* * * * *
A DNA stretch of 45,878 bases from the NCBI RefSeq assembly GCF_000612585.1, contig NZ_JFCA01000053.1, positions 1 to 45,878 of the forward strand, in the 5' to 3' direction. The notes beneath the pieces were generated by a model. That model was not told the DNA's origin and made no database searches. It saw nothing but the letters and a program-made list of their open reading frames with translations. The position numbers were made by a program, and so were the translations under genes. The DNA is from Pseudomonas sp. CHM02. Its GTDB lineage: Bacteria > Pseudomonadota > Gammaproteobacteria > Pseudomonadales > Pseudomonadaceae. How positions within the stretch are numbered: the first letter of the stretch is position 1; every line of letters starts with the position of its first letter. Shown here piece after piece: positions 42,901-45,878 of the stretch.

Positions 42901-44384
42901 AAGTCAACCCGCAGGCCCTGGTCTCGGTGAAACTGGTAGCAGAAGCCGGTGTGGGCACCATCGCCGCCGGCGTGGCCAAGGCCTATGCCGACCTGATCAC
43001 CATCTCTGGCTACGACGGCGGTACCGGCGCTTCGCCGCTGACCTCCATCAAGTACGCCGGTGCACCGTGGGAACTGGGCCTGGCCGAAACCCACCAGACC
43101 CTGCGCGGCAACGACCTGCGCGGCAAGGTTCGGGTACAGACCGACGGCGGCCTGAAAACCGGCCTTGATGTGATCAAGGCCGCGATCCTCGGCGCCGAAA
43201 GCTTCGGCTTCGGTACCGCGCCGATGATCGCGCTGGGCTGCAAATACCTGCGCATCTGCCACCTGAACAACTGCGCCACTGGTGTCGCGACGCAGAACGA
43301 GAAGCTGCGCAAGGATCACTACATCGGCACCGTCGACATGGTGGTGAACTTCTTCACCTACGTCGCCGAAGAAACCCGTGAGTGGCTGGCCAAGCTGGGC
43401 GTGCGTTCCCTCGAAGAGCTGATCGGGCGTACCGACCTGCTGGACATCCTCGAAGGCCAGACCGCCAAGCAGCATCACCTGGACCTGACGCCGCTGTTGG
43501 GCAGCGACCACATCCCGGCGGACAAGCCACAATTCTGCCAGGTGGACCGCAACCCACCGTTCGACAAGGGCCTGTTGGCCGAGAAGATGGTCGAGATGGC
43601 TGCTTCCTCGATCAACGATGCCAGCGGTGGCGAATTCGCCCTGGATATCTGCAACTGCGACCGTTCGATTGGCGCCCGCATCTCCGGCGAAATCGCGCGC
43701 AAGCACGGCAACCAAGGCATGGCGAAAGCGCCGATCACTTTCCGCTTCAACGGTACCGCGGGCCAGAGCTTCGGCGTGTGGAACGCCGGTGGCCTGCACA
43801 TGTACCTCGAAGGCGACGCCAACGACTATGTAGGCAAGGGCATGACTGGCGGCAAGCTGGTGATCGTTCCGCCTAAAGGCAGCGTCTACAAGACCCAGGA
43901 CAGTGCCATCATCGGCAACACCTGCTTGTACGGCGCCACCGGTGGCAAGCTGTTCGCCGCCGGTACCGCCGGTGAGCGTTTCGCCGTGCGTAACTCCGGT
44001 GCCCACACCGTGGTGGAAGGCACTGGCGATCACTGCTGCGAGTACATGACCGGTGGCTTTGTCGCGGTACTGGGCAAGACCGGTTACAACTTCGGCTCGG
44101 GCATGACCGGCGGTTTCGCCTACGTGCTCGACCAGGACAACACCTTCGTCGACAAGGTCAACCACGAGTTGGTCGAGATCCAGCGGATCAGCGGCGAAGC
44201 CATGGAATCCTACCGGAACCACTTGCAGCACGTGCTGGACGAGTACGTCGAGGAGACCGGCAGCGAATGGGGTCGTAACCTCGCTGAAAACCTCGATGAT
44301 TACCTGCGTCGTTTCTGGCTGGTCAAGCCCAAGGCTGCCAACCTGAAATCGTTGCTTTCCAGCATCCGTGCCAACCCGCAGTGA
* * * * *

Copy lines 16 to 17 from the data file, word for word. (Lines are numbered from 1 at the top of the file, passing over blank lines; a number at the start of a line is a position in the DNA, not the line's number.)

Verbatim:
44201 CATGGAATCCTACCGGAACCACTTGCAGCACGTGCTGGACGAGTACGTCGAGGAGACCGGCAGCGAATGGGGTCGTAACCTCGCTGAAAACCTCGATGAT
44301 TACCTGCGTCGTTTCTGGCTGGTCAAGCCCAAGGCTGCCAACCTGAAATCGTTGCTTTCCAGCATCCGTGCCAACCCGCAGTGA